Lessons from the road: A Q&A with travel photographer Autumn Carolynn – MPR News

Travel can be daunting, especially in a world still reeling from the impact of COVID-19. However, whether it be a road trip or a once-in-a-lifetime excursion, travel can also be a chance to learn about yourself.
Minnesota travel photographer Autumn Carolynn’s new book “Traveling in Wonder: A Travel Photographer’s Tales of Wanderlust,” explores that theme of discovery and offers insights and tips for travel.
Carolynn, a former flight attendant and travel agent, spoke with MPR News arts reporter Jacob Aloi about a book that’s part memoir, part travel log.
Carolynn will also be hosting two book events this weekend, one on Feb. 24 at the Northrup King Building in studio 332 from 1-3 p.m. and another on the 25th at the American Swedish Institute from 2-4 p.m.
MPR News is supported by Members. Gifts from individuals power everything you find here. Make a gift of any amount today to become a Member!
This conversation has been edited for length and clarity.  
Carolynn: When COVID hit, and it was 2020, I had a period where there wasn’t a whole lot going on. And so, I had all of my travel journals and all of these pictures that were just sitting in my closet, and no one had ever seen them before. And I just decided to go through and write everything that I had in my travel journal in a Microsoft Word document, and then go through all of the different pictures that I had on my MicroSD cards.
And it became this idea of, you know, maybe someone would be interested in this, but I’m not quite sure. And then it just kind of flourished and took off … it’s four years later, and I’m just so excited. 
I started when I was really young, the first time that I ever flew on an airplane, I was six weeks old. And I flew down to Florida to visit my grandmother.
So, growing up, I was always on flights to go and visit grandma. And then my mom had this idea that for every spring break, she really wanted us to go to a different state or a different monument. So we went to Niagara Falls and the Grand Canyon and things like that. And it was all road trips.
And then when I got to be older, I just remember being like a little kid and being in that plane, and sitting in my seat and getting those little airplane wings and just looking up at the flight attendants. And wishing to myself that I would be one day, and then it actually happened. 
My number one tip that I would say is for everyone to just start slowly.
For example, I have anxiety. And one of the things that, you know, when I get out of a rut from traveling a lot, sometimes it’s like, ‘Okay, I’m gonna go to the next town, and I’m gonna go to a new grocery store, or I’m going to explore something completely different from my regular day to day life.’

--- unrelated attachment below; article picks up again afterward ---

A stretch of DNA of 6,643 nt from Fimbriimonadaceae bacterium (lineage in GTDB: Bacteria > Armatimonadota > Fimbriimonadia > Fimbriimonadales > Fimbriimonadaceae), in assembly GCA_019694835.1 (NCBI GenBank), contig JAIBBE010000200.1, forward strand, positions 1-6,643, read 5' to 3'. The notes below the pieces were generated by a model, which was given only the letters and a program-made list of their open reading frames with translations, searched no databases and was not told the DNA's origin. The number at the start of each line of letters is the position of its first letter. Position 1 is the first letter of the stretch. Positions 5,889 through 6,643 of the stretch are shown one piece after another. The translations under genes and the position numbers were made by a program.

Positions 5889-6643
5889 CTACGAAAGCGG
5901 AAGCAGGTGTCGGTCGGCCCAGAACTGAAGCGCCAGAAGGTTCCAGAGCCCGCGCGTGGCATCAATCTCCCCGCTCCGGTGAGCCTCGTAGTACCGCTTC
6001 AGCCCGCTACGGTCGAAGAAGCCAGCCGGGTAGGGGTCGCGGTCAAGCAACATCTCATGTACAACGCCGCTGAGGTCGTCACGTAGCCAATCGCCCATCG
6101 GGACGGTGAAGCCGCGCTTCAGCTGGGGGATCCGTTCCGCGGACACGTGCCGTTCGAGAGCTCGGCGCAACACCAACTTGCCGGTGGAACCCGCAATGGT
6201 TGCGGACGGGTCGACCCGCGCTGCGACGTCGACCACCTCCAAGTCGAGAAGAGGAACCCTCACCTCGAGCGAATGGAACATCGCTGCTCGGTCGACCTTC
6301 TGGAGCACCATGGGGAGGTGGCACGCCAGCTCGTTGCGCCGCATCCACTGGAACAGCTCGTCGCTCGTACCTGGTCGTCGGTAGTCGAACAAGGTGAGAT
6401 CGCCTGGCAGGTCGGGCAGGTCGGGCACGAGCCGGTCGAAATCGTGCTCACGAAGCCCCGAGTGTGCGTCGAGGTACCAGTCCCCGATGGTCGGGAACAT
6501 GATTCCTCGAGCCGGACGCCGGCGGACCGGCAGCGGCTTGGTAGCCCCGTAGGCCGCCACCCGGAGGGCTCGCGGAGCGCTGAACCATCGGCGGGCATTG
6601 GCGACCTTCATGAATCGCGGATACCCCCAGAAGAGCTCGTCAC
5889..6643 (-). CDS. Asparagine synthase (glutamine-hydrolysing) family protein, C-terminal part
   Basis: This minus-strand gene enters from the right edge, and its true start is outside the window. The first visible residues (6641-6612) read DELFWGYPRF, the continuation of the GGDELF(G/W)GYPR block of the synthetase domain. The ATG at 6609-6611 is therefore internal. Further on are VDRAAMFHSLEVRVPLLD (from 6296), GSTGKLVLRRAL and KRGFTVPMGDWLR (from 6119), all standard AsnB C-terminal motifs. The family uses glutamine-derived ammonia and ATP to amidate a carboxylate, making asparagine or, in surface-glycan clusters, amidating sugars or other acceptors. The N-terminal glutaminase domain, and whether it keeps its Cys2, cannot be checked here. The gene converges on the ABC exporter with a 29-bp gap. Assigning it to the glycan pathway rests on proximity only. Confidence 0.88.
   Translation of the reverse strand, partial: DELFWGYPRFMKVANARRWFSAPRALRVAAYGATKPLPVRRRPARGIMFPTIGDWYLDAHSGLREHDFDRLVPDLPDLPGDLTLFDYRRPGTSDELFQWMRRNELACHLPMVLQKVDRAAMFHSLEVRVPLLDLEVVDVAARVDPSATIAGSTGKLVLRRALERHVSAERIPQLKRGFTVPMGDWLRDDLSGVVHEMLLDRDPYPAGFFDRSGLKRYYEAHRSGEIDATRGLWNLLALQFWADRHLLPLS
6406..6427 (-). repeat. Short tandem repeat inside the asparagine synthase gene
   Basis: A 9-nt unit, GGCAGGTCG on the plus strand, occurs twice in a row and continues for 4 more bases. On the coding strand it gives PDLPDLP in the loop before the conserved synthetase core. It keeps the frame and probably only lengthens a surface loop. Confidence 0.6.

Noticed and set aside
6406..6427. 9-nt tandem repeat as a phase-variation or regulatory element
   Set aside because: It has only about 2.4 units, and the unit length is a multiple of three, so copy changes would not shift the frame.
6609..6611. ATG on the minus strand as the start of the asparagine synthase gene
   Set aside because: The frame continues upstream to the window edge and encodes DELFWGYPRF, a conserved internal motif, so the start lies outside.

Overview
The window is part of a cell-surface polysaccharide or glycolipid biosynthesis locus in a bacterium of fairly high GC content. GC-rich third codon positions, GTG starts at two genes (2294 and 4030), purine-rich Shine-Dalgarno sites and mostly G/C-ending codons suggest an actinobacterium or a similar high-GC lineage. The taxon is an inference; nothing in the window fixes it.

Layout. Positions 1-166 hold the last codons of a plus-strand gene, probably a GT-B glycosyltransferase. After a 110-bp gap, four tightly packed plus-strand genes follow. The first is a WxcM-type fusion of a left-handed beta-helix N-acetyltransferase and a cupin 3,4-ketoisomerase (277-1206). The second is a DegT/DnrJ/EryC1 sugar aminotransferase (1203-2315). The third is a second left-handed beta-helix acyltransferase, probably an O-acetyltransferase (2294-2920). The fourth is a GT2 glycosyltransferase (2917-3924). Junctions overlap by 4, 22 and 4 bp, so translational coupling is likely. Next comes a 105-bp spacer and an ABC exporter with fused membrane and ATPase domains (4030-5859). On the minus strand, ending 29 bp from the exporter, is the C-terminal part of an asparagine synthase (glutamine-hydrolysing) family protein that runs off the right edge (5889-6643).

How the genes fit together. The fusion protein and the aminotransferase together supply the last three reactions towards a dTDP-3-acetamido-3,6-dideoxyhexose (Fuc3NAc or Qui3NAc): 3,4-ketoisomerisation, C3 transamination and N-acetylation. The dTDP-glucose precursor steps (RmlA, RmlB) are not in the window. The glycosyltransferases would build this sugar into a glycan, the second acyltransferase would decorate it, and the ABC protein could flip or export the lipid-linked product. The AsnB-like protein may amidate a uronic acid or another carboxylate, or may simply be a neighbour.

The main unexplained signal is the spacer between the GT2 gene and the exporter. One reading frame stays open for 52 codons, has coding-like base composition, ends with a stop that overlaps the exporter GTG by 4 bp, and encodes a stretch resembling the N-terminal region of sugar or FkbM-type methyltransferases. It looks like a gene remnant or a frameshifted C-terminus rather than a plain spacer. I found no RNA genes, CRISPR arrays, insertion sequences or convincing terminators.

And then I build up that courage and that self-confidence of ‘Oh, yeah, I can do this.’ I can travel and then just those little baby steps, doing something small each day that’s new and different.
And then challenging yourself. So that way, when you do book that trip abroad for the first time, and you’re either flying solo or meeting up with people there, you have that confidence in you to say, ‘oh, yeah, I can do this. This is easy.’
The number one thing would be that I often used travel as a crutch for me to escape reality. Because when I was traveling in different places, I wasn’t thinking about all the stuff that was making me nervous.
I was thinking about, ‘Oh, where am I going to go for lunch next, and I need to meet up with these friends that I just met at the hostel later on today and have to remember to go and meet up with them later.’ I’m much more in the moment when I’m traveling.
However, I learned my lesson. When I got home from traveling, I would kind of almost go into this deep depression because I would really just miss being constantly traveling — because I had to sit with my feelings and I had to sit with what anxiety is when you're not constantly on the go.
And I feel like now I’ve learned a lot of skills and different ways to cope with that anxiety. So that way, when I come home from traveling, I’m not so depressed.
And also when I am traveling, I’m not so much on the go that I can take my time and that I can learn to be nervous in those different places — and I can learn to just sit with my feelings and I don’t have to constantly be changing my minds and folk refocusing what I’m looking at. So that way I’m more focused on what’s in the moment. 

source